Disease-Resistant Fruits

Sunday, February 19th, 2017 by Jenny Watts
    • Potatoes are available now for spring planting. Choose from red, white, yellow and blue varieties as well as the popular fingerlings.
    • Spray for peach leaf curl with copper spray. Peach and nectarine trees may suffer from this fungus disease without a protective spray.
    • Roses should be pruned now. After pruning, remove all old leaves on and around the bushes and spray plants with Neem oil to prevent early pest and disease problems.
    • Asparagus will provide you with delicious, low-priced spears for years to come if you plant them now from dormant crowns.
    •  Give someone you love a pretty red Cyclamen today.

Disease-Resistant Fruits

Wet spring weather is prime time for diseases of all kinds, which can make leaves unsightly and even damage flowers. But it is especially hard on fruit trees causing diseases that last into the summer and damage the fruit as well as the foliage.

Spraying is typically done through the springtime to inhibit disease spores, but an even more successful way is to plant disease-resistant varieties. This is particularly beneficial for apples, which are prone to scab and cedar-apple rust; pears, which are prone to fireblight; peaches, which are prone to peach leaf curl; and apricots, which are prone to brown rot.

One of the best apple varieties for disease resistance is ‘Liberty’. This dark red apple has yellowish flesh that is crisp, juicy and fine flavored. It is primarily a dessert apple and it makes a fine pinkish applesauce. It is not susceptible to scab and very resistant to other apple diseases.

Other apples that are resistant to scab are ‘Golden Russet’, with crisp, aromatic, creamy yellow flesh and excellent sweet flavor; and ‘York Imperial’, a crisp, juicy apple with semi-sweet flavor that is a good keeper. ‘Empire’, a sweet and juicy red apple, and ‘Spartan’, with pure white, crisp, juicy flesh, are resistant to both fireblight and scab. ‘Stayman Winesap’, a late red apple with a lively flavor, is resistant to fireblight. ‘Honeycrisp’, a sweet, crisp apple, has some resistance to scab.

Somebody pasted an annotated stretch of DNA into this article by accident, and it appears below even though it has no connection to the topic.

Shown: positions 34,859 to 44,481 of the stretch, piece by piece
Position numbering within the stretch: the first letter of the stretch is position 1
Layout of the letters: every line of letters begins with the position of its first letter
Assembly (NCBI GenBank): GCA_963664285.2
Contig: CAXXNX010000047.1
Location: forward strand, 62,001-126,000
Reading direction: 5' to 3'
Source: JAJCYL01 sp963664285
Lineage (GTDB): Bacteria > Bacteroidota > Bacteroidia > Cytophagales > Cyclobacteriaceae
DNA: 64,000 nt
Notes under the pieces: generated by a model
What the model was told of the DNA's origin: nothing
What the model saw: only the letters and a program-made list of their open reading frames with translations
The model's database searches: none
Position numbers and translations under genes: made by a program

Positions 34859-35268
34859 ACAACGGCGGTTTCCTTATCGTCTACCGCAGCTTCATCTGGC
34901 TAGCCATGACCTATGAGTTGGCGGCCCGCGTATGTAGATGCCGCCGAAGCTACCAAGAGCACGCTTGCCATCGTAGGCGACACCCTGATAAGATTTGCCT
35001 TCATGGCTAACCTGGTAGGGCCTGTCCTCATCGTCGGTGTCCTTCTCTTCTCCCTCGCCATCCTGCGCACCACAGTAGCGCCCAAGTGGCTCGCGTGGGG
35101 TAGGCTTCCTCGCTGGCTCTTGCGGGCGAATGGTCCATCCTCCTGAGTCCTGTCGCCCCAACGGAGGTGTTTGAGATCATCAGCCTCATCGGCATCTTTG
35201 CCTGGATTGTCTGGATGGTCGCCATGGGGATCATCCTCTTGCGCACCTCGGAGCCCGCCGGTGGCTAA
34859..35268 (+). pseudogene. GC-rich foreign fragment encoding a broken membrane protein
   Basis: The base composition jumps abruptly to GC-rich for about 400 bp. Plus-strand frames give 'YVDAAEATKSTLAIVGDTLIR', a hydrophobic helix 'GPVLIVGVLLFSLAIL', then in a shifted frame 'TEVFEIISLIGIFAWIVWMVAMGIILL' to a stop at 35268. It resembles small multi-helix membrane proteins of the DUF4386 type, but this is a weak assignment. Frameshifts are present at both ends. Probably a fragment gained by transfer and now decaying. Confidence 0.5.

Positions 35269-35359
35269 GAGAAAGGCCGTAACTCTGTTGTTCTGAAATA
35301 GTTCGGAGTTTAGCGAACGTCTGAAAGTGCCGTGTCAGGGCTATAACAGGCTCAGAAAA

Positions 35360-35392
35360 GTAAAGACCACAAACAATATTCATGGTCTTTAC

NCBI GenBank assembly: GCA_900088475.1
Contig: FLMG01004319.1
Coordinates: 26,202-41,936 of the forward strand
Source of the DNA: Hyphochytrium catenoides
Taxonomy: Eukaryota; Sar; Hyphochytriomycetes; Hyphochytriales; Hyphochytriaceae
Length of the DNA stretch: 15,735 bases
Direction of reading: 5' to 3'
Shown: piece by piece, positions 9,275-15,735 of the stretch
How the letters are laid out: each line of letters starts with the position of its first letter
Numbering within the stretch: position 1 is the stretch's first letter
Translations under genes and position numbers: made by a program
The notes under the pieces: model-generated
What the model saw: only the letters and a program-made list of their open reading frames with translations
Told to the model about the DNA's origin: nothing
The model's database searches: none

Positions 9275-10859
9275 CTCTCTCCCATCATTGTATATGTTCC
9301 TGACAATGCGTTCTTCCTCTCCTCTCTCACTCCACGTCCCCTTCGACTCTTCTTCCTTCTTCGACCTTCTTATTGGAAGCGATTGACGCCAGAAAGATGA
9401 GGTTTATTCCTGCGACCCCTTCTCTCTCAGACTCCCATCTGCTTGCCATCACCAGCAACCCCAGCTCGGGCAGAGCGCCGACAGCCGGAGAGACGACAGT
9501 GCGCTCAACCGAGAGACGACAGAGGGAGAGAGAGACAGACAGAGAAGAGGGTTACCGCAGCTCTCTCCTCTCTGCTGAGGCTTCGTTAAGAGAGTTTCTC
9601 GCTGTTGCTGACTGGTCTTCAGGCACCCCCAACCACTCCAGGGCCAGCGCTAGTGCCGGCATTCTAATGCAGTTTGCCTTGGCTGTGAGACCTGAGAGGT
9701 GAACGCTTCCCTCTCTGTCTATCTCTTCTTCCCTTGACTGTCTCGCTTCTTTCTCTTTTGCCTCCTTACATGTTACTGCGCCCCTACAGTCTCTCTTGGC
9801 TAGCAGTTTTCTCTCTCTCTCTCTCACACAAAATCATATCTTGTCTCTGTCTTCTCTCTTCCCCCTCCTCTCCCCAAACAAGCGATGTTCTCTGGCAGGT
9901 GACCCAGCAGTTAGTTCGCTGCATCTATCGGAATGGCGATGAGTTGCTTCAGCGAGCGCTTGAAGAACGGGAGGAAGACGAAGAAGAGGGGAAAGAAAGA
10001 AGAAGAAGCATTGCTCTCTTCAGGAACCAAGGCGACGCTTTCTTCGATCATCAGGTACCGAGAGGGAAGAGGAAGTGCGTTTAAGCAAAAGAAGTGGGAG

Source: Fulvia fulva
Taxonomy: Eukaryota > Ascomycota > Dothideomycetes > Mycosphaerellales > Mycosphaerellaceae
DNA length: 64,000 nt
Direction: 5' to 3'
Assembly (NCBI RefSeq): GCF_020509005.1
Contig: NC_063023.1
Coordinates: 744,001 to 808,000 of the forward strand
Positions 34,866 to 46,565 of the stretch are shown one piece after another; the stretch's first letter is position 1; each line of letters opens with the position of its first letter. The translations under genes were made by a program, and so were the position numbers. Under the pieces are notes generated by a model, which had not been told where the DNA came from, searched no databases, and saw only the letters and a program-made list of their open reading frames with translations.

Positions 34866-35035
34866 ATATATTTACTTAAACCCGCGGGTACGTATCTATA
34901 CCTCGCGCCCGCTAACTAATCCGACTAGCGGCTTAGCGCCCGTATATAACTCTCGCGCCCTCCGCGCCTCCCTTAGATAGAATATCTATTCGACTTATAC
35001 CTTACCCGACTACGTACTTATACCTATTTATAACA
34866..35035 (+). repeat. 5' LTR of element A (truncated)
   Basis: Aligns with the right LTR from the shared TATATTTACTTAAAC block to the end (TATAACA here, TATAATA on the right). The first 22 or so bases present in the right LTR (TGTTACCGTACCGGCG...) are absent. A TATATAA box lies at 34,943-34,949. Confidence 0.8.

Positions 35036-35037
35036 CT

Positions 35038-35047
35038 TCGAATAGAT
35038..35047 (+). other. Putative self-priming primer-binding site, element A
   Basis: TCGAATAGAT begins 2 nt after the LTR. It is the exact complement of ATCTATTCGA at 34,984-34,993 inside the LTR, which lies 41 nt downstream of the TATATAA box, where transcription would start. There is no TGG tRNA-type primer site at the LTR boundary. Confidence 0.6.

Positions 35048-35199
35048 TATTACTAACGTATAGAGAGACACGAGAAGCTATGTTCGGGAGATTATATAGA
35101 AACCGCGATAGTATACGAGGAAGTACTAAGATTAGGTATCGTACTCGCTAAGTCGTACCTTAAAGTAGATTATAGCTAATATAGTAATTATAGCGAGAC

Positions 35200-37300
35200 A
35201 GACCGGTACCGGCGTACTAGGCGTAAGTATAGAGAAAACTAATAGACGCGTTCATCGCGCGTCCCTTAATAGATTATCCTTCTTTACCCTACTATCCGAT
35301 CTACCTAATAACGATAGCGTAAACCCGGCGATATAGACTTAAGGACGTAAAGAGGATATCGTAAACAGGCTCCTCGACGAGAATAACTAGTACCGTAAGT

Some years, when the weather is just right, we can have a bad problem with fireblight on pears. It is a good idea to plant at least one resistant variety. Look for ‘Harrow Delight‘, with fruit similar to ‘Bartlett’, and ‘Warren’, whose smooth flesh is juicy and buttery with superb flavor. ‘Magness’, with soft, juicy, sweet flesh, and ‘Moonglow’, a large fruit for fresh use or canning, are also fireblight resistant.

Asian pears, which have round, juicy, crisp-like-an-apple fruit, can also be attacked by fireblight. ‘20th Century’, with sweet, mild-flavored fruit, and ‘Shinko’, with sweet, flavorful fruit, are both resistant to fireblight.

Peach trees can be severely damaged by peach leaf curl. ‘Frost’ peach is a delicious, medium-sized yellow freestone that is very resistant. So is ‘Q-1-8’, a semi-freestone white peach that is sweet and juicy with a sprightly flavor, and ‘Indian Free’, a white peach with red streaks through the fruit. It is tart until fully ripe when it develops a rich, distinctive flavor.

Apricots can have trouble with brown rot, which causes fruit to rot on the tree forming mummies. It is a problem when we have moderate temperatures and moist weather during bloom. ‘Harcot’, which has medium to large fruit with a sweet, rich flavor, is resistant to this disease.